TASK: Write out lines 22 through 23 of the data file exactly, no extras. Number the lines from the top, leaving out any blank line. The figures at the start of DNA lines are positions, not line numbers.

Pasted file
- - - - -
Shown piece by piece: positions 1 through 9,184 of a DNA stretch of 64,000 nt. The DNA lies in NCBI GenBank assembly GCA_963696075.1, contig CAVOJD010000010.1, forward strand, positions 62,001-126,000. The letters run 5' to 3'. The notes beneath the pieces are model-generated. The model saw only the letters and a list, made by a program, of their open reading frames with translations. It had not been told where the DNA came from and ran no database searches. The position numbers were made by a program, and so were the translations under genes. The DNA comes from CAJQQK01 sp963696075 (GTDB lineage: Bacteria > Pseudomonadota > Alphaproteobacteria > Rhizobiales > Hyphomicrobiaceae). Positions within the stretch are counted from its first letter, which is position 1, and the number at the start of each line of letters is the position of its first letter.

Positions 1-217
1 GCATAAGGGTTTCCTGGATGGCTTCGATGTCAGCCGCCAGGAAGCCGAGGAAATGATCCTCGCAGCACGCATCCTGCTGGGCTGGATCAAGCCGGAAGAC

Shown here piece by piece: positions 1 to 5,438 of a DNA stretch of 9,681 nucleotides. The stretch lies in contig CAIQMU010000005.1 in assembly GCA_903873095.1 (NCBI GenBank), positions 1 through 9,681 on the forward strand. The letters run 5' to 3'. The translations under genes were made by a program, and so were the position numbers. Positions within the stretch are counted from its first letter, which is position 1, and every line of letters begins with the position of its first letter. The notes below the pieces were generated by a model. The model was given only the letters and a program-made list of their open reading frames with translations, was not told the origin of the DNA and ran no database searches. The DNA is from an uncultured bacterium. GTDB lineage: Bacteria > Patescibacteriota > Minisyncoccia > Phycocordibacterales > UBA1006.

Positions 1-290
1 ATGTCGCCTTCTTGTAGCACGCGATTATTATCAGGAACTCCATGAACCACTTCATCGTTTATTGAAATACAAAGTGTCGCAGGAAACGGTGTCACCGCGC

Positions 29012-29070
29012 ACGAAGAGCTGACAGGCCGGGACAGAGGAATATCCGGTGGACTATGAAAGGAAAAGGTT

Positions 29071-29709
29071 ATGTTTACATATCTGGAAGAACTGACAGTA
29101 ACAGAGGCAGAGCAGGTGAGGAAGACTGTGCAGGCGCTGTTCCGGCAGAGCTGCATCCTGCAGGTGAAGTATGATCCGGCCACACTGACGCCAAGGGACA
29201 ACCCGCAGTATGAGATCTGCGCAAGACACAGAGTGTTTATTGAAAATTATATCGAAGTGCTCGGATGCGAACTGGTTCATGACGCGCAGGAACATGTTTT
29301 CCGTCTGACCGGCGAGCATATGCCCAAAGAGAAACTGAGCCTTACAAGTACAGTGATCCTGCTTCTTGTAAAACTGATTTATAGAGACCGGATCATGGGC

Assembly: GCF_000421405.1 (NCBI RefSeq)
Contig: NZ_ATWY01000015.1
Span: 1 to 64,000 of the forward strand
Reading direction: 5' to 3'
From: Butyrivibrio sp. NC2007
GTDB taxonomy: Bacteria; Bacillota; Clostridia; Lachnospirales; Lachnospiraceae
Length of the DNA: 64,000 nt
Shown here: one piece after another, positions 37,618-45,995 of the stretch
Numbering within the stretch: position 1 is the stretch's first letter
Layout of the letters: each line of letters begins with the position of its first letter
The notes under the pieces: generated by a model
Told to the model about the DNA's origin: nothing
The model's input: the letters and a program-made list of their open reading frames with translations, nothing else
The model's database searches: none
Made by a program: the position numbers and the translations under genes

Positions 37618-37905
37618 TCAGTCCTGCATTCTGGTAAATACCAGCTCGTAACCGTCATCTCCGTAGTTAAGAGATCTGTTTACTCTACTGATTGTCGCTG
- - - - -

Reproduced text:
Numbering within the stretch: position 1 is the stretch's first letter
Layout of the letters: each line of letters begins with the position of its first letter